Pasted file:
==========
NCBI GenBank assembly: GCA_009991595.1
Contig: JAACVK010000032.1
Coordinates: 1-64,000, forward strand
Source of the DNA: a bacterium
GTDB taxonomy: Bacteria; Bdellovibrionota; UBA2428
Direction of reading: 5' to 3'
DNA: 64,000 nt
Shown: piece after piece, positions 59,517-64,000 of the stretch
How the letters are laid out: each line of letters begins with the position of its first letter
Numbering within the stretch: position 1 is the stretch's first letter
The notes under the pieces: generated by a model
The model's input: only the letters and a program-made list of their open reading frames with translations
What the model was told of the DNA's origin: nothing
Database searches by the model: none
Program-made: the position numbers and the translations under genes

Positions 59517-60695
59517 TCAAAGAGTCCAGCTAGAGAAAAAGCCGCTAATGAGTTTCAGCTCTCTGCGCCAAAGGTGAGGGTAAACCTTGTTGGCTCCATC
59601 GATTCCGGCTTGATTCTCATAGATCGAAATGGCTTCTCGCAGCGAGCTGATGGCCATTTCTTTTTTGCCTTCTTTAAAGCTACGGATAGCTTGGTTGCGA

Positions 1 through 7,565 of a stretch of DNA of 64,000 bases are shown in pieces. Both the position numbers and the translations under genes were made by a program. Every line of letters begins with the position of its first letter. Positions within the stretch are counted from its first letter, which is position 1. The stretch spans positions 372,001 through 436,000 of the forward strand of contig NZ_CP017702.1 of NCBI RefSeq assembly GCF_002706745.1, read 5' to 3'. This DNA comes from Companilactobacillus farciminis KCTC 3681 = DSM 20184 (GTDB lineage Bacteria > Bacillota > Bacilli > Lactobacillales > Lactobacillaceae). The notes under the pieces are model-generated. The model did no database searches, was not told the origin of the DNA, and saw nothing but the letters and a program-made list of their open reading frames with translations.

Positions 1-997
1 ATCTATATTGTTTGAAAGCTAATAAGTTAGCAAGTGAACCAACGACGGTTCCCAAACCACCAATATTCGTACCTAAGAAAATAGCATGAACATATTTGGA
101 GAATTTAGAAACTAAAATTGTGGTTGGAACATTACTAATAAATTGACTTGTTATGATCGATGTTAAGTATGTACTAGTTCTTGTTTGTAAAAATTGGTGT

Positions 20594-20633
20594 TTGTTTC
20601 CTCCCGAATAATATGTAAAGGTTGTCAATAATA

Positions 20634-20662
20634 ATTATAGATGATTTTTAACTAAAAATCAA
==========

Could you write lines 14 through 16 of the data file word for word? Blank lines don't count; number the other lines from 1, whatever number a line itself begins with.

Database searches by the model: none
Program-made: the position numbers and the translations under genes

Positions 59517-60695